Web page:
Advances in the Treatment of Myelofibrosis - Episode 4

Treatment Planning and Myelofibrosis

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Characteristics that contribute to treatment decisions for patients with newly diagnosed myelofibrosis

John Mascarenhas, MD: We'll move on to our next topic, myelofibrosis treatment and response monitoring. The first question here for the panelists is: How do goals of therapy vary by risk category? For example, do you treat patients with PMF [primary myelofibrosis] versus post-CT and post-PVMF [polycythemia vera and myelofibrosis] differently? How does symptom burden factor into treatment? How does cytopenia factor into treatment and how does risk score? Does the risk score really guide you on how to treat, or are you just treating based on the symptomatology at hand? I'll start, Srdan, with you. Do you distinguish between primary and post-CT post-PVMF treatment plans, or is it the treatment plan that broadly fits all 3 subtypes?

Srdan Verstovsek, MD, PhD: The treatment plan, in general, fits all 3 subtypes the same way. Apart from the prognostication that we discussed that leads me to say, who should go to transplant and who should not, I do not apply risk of dying to decide whether I should treat the patient for anemia or a weak spleen or their quality of life. The trigger is really, for me, recognition of that bad quality of life. If the spleen is big and the patient says, "I'm not in any pain," I would probably ask a few more questions. Patients may then recognize that their life did change from not having a spleen to a spleen that is about 5 inches below the costal margin on the left side. This is a slow process. Unless you ask questions, and engage with the patients, you're not going to be recognizing those problems, and patients will not be fully aware. It requires some engagement with the patients. Spending a little more time with patients with myelofibrosis to understand all the aspects of their experience is needed. That applies to post-ET [thrombocythemia], or post-PV, or primary myelofibrosis to the same degree. Although the application of therapies is different, that goes more along with what Aaron said before, that cytopenic patients, whether they are primary or secondary, should be more usually primary than secondary, are difficult to treat. They have a smaller spleen, maybe more symptoms, and more anemia and thrombocytopenia, so the therapies do differ on clinical characteristics rather than on whether it's primary or secondary or the risk of dying.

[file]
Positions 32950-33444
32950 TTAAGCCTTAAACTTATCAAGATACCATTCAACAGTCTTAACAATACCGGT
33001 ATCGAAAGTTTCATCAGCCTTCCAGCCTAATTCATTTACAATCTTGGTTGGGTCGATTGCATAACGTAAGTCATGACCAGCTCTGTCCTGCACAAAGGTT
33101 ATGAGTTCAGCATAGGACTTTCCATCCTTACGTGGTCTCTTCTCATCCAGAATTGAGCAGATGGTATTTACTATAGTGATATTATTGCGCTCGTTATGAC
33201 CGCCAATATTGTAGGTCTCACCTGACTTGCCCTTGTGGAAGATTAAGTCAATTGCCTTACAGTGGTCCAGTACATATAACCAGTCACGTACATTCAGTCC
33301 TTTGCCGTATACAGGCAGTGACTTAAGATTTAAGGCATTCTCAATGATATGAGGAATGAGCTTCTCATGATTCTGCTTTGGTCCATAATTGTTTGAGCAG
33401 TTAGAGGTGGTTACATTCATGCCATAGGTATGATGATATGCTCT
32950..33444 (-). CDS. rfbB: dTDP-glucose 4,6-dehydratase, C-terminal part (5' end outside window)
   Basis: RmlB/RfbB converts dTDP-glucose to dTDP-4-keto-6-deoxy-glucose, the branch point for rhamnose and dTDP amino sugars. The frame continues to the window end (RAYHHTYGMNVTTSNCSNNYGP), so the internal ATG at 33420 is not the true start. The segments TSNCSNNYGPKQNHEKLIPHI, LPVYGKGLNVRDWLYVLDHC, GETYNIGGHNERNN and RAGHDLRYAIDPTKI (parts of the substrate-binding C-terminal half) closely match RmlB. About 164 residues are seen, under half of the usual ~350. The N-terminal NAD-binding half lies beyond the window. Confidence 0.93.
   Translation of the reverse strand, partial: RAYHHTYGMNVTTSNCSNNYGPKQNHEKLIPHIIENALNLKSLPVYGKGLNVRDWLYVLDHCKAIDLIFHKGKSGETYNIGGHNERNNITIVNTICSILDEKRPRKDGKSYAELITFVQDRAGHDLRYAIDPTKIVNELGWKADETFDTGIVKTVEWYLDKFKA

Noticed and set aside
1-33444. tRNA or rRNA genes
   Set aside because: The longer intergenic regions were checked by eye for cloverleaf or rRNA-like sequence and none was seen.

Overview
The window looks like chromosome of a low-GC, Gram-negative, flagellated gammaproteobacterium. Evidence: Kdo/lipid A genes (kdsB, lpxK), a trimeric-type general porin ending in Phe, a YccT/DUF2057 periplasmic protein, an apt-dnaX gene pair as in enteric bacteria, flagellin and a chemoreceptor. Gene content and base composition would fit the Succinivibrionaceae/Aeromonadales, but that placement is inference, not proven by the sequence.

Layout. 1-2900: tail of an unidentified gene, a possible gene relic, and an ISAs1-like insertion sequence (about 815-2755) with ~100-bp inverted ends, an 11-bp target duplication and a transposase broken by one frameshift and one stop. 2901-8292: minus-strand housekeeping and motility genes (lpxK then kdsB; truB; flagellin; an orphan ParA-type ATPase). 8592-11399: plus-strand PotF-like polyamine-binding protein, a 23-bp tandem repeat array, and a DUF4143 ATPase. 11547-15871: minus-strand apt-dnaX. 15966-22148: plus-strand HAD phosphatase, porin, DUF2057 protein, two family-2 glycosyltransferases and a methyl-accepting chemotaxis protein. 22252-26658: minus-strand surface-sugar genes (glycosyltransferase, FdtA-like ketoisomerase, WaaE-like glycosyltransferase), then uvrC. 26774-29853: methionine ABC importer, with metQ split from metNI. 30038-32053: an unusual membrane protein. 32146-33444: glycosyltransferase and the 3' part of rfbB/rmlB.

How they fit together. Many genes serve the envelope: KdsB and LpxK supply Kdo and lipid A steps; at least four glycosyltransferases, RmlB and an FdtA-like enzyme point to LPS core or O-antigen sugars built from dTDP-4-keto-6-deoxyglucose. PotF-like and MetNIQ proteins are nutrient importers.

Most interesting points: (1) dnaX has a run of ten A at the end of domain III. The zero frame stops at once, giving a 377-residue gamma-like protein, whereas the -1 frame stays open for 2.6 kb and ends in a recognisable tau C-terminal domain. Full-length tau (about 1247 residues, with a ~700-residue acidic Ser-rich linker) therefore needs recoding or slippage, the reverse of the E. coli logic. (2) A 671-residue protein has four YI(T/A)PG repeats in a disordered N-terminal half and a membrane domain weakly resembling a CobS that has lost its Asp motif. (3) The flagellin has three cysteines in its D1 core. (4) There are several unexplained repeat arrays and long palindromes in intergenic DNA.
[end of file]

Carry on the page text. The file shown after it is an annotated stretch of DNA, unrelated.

John Mascarenhas, MD: Point well taken. The point you made about the symptom burden is really important, because a lot of times, the disease can have almost an insidious onset, and patients are not always aware of their actual symptom burden, and the fatigue level, or the early satiety, the inactivity, or even bone pains. They don’t even realize it. What I found frequently is once you start treating them, particularly with JAK inhibitors, which are quite effective in ameliorating the symptom burden, I often get patients who come back and say, “I didn’t realize how poorly I felt before therapy.”One of my favorite statements is when people say, “I feel a decade younger.” They just feel much better. It’s quite satisfying as a physician to see them have that improvement. I have to say it’s pretty gratifying and instantaneous in a lot of patients, too. But it highlights the fact that a lot of patients don’t realize how to attribute the symptoms they have or the degree of symptoms sometimes that they have. Of course, as you pointed out, Srdan, you have to get an overall sense of your patient. You have to get to know the patient, get a sense of their symptom burden, their disease state, and their risk score to decide on how to best intervene in that patient. Sometimes with low-risk patients that don’t have a discernible symptom burden, one can pick a watch-and-wait approach.